How long do your bits live?

New Home Forum Mostly Printed CNC – MPCNC Advice – MPCNC How long do your bits live?

This topic contains 22 replies, has 6 voices, and was last updated by  Jethro 2 months, 4 weeks ago.

Viewing 23 posts - 1 through 23 (of 23 total)
  • Author
    Posts
  • #103614

    grishien
    Participant

    Hello all,

    I would like to initiate experience sharing about:

    1. How long specific bits live, depending on material and nuances;
    2. Where to buy ones that live long;
    3. Any advise to save longer life for them.

     

    So far I have some experience with roughing 6mm flat end (aliexpress.com/item/32819837274.html).

    Mine survived for 25 hours of working. Stepover 40%, 2mm stepdown, 650mm/min, 12000RPM, hard wood (ash-tree). After 25 hours it started to work like you can see attached photo. Actually, I expected it to live 10X times longer and this frustrates me.

    Attachments:
    #103646

    Tim
    Participant

    I think expecting a $5 endmill to last 250 hours of cutting is very optimistic.

    I also have doubts about a $5 endmill actually being carbide as that one is advertised.

    #103668

    Ryan
    Keymaster

    Lots to consider. If you only use the bottom 0.5mm it, coatings on wood are not needed, quality of the metal, and use. That said, I have had some last 2 hours and some 30+ for me in MDF, in regular not glued wood I would think they would last a crazy long time if you are not over heating and using a majority of the cutting edge.

    #103696

    grishien
    Participant

    Lots to consider. If you only use the bottom 0.5mm it, coatings on wood are not needed, quality of the metal, and use. That said, I have had some last 2 hours and some 30+ for me in MDF, in regular not glued wood I would think they would last a crazy long time if you are not over heating and using a majority of the cutting edge.

    Ryan, thanks. Would you please explain what is meant by “using a majority of the cutting edge”? More stepover, deeper cut?

    Which ones to you use? I mean can you post a link to shop page?

    Do you mean that on MDF they last shorter? But MDF is a carton, they theoretically should last longer on it.

    If you only use the bottom 0.5mm it

    Do you mean 0.5mm stepdown?

    #103697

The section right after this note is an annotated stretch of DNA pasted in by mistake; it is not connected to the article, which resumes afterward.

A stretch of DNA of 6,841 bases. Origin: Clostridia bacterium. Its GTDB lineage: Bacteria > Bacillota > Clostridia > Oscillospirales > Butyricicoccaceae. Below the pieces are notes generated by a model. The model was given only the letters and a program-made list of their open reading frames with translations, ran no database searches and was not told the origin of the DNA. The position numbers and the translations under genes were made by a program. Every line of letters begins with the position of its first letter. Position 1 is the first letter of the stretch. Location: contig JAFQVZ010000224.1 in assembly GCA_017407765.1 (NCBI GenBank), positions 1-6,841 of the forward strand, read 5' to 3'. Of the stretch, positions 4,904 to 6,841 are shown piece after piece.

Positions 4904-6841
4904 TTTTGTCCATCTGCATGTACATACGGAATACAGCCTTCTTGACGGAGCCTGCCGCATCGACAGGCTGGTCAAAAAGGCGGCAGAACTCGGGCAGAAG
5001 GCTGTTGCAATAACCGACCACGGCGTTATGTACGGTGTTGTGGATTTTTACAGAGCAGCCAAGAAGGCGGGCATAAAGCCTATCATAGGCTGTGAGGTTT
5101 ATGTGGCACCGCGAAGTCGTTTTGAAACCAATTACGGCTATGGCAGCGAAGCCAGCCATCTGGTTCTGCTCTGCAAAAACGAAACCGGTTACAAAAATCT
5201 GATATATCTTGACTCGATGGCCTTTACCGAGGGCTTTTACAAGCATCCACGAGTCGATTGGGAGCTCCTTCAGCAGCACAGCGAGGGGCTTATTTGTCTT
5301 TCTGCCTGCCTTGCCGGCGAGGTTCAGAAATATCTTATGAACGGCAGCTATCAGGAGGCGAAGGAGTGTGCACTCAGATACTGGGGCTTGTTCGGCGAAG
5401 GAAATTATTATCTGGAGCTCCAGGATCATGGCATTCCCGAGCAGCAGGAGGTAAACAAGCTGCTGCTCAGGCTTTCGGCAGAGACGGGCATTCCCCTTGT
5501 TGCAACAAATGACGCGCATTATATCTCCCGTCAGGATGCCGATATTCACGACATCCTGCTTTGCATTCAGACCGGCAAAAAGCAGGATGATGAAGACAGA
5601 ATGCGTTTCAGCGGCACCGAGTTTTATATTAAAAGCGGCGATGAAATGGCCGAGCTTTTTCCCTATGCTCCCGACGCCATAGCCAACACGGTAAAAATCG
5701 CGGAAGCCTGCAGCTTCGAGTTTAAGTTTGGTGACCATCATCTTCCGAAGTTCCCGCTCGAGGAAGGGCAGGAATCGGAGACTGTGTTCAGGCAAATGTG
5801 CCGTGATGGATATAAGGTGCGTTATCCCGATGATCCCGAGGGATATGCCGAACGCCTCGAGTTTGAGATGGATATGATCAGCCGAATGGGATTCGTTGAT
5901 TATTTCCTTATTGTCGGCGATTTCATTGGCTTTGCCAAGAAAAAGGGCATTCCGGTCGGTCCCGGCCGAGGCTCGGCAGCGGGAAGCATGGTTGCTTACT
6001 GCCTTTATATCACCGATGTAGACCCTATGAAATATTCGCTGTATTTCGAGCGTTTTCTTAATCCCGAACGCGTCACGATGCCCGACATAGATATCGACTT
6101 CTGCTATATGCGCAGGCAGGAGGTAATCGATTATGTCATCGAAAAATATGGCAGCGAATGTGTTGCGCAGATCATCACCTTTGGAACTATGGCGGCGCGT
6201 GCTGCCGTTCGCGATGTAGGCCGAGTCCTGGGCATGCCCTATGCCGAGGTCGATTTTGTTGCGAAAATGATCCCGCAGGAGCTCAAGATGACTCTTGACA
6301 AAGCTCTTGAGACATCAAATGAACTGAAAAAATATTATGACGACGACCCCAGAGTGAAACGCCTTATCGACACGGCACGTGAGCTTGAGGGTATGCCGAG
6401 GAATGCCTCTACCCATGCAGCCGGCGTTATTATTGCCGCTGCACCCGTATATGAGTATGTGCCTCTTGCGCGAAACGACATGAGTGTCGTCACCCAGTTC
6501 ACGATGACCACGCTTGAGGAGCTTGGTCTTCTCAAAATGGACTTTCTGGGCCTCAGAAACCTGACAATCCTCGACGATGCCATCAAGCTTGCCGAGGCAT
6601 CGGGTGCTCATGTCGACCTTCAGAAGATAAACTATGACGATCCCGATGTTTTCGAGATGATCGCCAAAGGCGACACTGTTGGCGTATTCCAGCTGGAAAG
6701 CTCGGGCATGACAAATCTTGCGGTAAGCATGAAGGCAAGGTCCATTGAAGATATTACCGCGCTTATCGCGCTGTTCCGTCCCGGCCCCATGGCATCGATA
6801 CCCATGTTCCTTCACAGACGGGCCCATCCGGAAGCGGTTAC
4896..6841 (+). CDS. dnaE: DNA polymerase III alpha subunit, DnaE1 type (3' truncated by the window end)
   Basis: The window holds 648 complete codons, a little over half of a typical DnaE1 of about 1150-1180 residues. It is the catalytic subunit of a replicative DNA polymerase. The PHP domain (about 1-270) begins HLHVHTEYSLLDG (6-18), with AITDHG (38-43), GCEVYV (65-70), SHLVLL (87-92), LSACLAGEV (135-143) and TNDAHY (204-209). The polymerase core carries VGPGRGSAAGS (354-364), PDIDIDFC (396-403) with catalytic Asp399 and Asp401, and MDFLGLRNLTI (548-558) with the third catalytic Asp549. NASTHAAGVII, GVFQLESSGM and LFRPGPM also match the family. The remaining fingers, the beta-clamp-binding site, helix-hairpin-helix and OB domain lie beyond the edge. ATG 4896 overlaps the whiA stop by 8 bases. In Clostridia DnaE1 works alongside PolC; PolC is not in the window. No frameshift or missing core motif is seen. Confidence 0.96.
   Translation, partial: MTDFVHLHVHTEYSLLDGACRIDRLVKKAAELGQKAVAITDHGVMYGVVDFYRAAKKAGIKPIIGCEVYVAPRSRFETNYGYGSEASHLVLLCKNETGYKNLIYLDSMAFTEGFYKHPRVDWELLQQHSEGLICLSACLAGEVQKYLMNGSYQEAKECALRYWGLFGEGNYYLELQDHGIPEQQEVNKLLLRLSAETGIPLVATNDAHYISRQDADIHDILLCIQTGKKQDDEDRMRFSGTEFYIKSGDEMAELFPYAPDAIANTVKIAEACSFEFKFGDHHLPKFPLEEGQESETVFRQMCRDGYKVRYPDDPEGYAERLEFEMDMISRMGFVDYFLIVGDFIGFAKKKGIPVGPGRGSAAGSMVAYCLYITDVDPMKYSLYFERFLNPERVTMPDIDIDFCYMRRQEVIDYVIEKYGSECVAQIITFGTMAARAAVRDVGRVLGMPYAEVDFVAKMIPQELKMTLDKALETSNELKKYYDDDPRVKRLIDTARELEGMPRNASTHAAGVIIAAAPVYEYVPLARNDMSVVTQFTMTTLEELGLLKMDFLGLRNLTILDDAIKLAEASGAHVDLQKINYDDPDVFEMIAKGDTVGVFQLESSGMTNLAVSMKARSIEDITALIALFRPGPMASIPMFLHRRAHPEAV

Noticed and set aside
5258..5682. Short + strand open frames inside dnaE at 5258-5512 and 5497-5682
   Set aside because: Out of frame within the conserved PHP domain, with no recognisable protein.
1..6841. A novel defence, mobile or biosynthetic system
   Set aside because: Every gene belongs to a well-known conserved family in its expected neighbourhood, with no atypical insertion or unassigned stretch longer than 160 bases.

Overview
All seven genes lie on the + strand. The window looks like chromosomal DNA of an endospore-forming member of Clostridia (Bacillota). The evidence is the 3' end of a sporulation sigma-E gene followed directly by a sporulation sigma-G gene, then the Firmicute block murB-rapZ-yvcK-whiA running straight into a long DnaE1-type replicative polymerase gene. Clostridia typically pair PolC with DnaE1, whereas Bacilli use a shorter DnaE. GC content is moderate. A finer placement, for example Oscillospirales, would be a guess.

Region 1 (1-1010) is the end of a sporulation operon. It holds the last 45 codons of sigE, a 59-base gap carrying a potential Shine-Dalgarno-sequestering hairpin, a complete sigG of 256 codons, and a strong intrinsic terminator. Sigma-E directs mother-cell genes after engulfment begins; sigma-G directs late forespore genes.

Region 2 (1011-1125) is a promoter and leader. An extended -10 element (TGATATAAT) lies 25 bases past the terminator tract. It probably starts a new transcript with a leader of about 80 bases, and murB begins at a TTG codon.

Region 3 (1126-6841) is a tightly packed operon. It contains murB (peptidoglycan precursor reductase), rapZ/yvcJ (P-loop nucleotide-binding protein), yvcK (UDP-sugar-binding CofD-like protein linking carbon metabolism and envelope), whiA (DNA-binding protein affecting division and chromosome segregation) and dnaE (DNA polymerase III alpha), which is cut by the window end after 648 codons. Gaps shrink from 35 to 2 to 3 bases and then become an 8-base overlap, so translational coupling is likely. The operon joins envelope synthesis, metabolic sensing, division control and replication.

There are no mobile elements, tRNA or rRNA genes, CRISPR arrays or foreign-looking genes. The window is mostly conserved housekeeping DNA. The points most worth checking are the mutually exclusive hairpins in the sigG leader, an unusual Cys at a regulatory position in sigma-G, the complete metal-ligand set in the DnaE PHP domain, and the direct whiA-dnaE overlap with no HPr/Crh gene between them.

grishien
    Participant

    I think expecting a $5 endmill to last 250 hours of cutting is very optimistic.

    I also have doubts about a $5 endmill actually being carbide as that one is advertised.

    Tim, thanks. Any info about yours?

    #103712

    Barry
    Participant

    Lots to consider. If you only use the bottom 0.5mm it, coatings on wood are not needed, quality of the metal, and use. That said, I have had some last 2 hours and some 30+ for me in MDF, in regular not glued wood I would think they would last a crazy long time if you are not over heating and using a majority of the cutting edge.

    Ryan, thanks. Would you please explain what is meant by “using a majority of the cutting edge”? More stepover, deeper cut?

    Which ones to you use? I mean can you post a link to shop page?

    Do you mean that on MDF they last shorter? But MDF is a carton, they theoretically should last longer on it.

    If you only use the bottom 0.5mm it

    Do you mean 0.5mm stepdown?

    MDF is full of glue, which kills endmills pretty quick.  Same with plywood.  Ignoring metals, plywood will kill your endmills the fastest. The stepdown is what Ryan is talking about.  If all you ever cut is .5mm, then that’s really all that is being used on your endmill.  It will dull and the rest of the cutting edge will still be sharp, but you won’t be able to use it.

     

    I’m basically using the same endmills Ryan sells in the shop, which I think are Kyocera.  1/8″, 1/16″ Single flute and double flute.  I also have a couple 1/4″ double flute that I use on the lowrider, and a 1″ surfacing bit I got from amana tools.

    2 users thanked author for this post.
    #103774

    grishien
    Participant

    The stepdown is what Ryan is talking about. If all you ever cut is .5mm, then that’s really all that is being used on your endmill. It will dull and the rest of the cutting edge will still be sharp, but you won’t be able to use it.

    Ok, got it. I actually used 2mm stepdown. I’m thinking, maybe I used wrong stepover and/or fast feedrate that has led to fast wearout?

    #103775

    Aaron
    Participant

    Lots to consider. If you only use the bottom 0.5mm it, coatings on wood are not needed, quality of the metal, and use. That said, I have had some last 2 hours and some 30+ for me in MDF, in regular not glued wood I would think they would last a crazy long time if you are not over heating and using a majority of the cutting edge.

    Ryan, thanks. Would you please explain what is meant by “using a majority of the cutting edge”? More stepover, deeper cut?